Review By Dean Bielanowski  Woodhaven Website -

Woodhaven Biscuit Master


By Dean Bielanowski

Those who own a biscuit joiner can probably attest to its worth in woodworking projects. It is a handy tool that is relatively simple in design and can help align and strengthen particular woodworking joints. One of the problem with many biscuit joiners on the market however is that they are somewhat odd-shaped or uncomfortable to use, and the handles on many models are not really adequately designed for comfortable plunging of the tool. While this is not really a major problem for the occasional biscuit slot, if you use your biscuit joiner more than the average, or on an everyday basis, you might find that comfort and ease of use factor multiplies.

After wrestling with some recent biscuit slot cutting on miter joints (in particular) and end grain, we decided to get our hands on the Biscuit Master product made by WoodHaven in the USA. We have also had several readers ask us to review this item. It's perhaps not an item you may be familiar with, or have seen before. In fact, we hadn't seen it before until a reader alerted us to it. So we thought we would grab one and give it a test run and review for you all...

The Biscuit Master
Straight off the delivery truck, the Biscuit Master (BM) comes shipped in your standard USPS type box unassembled. Assembly time took roughly 20 minutes. Instructions for assembly are provided and they are relatively easy to follow. If you lay all your component pieces out first and group similar items together, the assembly process becomes much simpler.

The BM is made up of one piece of melamine (MDF core), several hard, milled UHMW plastic guides, and a bunch of screws and knobs that come together to form a platform on which your biscuit joiner machine and the workpiece will be arranged and secured for biscuit cutting purposes.

Once you have assembled the Biscuit Master, the first thing you should do before using it is secure it to your workbench. You can use any type of clamp you like (you must provide these yourself) but a wide-faced clamp that will not damage the BM device itself is recommended, however, you do not require a lot of clamping force to secure the device to your workbench. Once the BM is secured to your bench you can grab your biscuit joining machine and place it on the board ready to hold it in place with the adjustable 'biscuit fences'. It is important to note here that your biscuit machine will not be 'clamped' fully by the BM jig. In fact, you can easily take your tool off the BM without unscrewing or removing any clamps at all. Rather, the biscuit fences are designed to snug up to the left and right edges of your biscuit joiner's base and clamp there to ensure that your biscuit joiner has no lateral or side-to-side play in use. You can still move it forward and back freely and lift the machine off the BM base at will (see photo 3).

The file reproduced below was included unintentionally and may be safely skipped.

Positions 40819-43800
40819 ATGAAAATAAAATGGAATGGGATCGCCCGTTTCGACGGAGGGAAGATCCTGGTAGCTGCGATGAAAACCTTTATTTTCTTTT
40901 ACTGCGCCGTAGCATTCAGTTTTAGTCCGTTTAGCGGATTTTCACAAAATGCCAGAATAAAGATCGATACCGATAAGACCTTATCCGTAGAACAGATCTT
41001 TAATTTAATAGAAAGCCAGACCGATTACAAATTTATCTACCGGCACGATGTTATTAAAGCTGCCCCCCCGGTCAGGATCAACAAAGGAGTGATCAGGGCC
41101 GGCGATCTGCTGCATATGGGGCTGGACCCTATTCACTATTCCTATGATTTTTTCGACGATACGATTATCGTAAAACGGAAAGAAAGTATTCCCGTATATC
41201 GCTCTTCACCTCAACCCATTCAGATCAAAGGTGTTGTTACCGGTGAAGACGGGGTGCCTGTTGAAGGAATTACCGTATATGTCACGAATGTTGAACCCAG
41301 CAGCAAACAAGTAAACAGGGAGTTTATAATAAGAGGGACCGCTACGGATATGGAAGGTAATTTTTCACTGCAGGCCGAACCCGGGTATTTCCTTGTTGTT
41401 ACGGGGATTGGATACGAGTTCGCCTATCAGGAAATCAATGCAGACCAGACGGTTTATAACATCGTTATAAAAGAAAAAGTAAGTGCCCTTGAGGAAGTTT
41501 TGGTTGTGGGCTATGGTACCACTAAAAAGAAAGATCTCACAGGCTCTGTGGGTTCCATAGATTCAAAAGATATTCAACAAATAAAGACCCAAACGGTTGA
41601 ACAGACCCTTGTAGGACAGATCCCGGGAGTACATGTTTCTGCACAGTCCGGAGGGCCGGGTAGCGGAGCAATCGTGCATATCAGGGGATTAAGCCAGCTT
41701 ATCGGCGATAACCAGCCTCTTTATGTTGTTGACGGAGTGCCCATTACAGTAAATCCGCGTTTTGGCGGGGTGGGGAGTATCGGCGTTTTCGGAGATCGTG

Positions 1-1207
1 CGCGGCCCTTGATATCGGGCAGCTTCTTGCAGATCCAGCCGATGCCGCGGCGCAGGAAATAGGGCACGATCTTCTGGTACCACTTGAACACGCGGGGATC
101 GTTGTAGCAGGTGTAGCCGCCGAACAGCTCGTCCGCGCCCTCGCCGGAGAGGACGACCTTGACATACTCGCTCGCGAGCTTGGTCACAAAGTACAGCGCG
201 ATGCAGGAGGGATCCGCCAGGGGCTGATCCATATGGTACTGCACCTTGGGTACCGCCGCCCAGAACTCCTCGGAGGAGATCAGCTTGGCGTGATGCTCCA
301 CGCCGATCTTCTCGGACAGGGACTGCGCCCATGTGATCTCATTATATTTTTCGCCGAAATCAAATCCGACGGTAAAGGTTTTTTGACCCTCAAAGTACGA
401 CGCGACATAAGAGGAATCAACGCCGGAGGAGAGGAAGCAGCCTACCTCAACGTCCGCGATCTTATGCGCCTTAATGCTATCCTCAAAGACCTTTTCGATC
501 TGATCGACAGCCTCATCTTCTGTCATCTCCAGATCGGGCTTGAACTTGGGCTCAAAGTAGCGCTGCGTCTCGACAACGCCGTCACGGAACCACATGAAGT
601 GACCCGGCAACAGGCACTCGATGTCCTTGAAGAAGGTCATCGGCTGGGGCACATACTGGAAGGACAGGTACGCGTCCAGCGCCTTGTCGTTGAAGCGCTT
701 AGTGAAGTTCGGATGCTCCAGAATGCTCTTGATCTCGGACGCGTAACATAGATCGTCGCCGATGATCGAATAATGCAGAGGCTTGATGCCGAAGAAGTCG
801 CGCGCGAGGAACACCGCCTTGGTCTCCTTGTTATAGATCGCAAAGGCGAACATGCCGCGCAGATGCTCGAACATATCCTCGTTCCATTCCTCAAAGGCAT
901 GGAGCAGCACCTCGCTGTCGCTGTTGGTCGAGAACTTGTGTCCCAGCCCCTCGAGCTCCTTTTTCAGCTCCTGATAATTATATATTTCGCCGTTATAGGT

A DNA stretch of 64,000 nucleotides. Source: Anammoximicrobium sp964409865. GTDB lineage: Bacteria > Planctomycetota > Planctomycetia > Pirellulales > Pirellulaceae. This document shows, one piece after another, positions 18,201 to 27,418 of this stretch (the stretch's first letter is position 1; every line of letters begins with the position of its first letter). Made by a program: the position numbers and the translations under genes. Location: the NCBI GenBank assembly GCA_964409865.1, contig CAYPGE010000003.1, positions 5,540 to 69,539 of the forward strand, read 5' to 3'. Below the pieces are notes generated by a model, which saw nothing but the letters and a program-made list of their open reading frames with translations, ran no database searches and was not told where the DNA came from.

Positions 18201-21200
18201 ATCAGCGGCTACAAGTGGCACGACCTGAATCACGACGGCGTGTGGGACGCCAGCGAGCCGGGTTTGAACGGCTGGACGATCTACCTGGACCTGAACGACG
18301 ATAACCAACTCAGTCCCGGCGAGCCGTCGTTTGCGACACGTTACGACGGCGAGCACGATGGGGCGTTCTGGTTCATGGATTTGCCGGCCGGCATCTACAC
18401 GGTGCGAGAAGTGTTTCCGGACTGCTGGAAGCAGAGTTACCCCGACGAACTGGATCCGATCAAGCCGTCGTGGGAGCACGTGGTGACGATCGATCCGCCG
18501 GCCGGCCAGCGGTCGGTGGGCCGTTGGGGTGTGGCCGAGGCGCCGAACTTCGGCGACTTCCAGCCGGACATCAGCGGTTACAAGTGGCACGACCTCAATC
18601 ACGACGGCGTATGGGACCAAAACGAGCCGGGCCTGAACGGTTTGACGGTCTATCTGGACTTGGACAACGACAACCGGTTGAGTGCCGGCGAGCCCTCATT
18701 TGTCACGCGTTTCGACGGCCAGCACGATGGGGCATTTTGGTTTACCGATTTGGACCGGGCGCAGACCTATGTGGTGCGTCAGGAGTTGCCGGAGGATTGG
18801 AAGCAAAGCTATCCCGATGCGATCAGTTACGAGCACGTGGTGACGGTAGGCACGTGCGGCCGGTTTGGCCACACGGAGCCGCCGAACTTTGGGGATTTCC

On this note, it is also important to mention that, out of the box, the biscuit fences may not snug up to your biscuit joiner's base right out of the box. It is very much dependant on how your biscuit joiner is designed. For example, one side of my Ryobi biscuit joiner's base is nice and straight and presents no problem at all, however, the other side is not entirely straight as the dust collection shute starts tapering out about half way back from the front of the unit. As a result, the biscuit fence of the BM jig cannot fit snugly to the base on that side without modification. In this case I would need to make a slight taper cut into the plastic biscuit fence to accomodate this. Not a real problem as the plastic components machine fine with any woodworking blade, but just be aware of the fact. My GMC biscuit joiner is slightly better with nice flat edges on both sides, but the biscuit cutting depth knob sits a little low, so I needed to make the smallest relief cut into a small section of the fence. Again no problem. You may find that you need no modifications at all. The aim is to get both biscuit fences sitting snugly against your tool's base so that it eliminates any side-to-side play of your tool in use, and hence, improves safety and, above all, accuracy during use. You can see in one of the photos to the right (photo 4) that I have achieved a seamless reference edge at the front of the biscuit joiner with the biscuit fences sitting snugly against the tool's base.

Surprisingly, once you have your biscuit joiner secured for no side-to-side play you are pretty much ready to use the Biscuit Master to make your biscuit slot cutting tasks a little easier, faster and safer.

Ok, let's see how it works. We will start by testing making perhaps the most common biscuit cut of all... and that is making a slot in the edge of a workpiece. This is commonly used to join multiple boards or pieces together to make wider pieces, and sometimes for wrapping plywood or particleboard edges if you require a wider solid wood lip or edging. If you look at the very top title picture in this review, you will see that on one end of the BM there are two sets of overlapping fences. You can see the bottom fence component can slide forward and back with its milled slot and thumbscrew clamp - the components riding in channels that engage pins on the BM base board. The fence component sitting directly on top of it (called the 'sub-fence') has a groove milled at right angles to the lower component and provides movement left and right. The adjustments of these fence components allow a wide range of stock widths and lengths to be used with the Biscuit Master. Most biscuit joiner machines are configured for use with 3/4" stock, but you can of course use just about any thickness stock with the Biscuit Master jig, although you may need to shim your biscuit joiner for cutting-height off the base, and add fence riser blocks to retain the side-to-side movement on the biscuit fences to accommodate the increased height the biscuit joiner would be sitting off the base.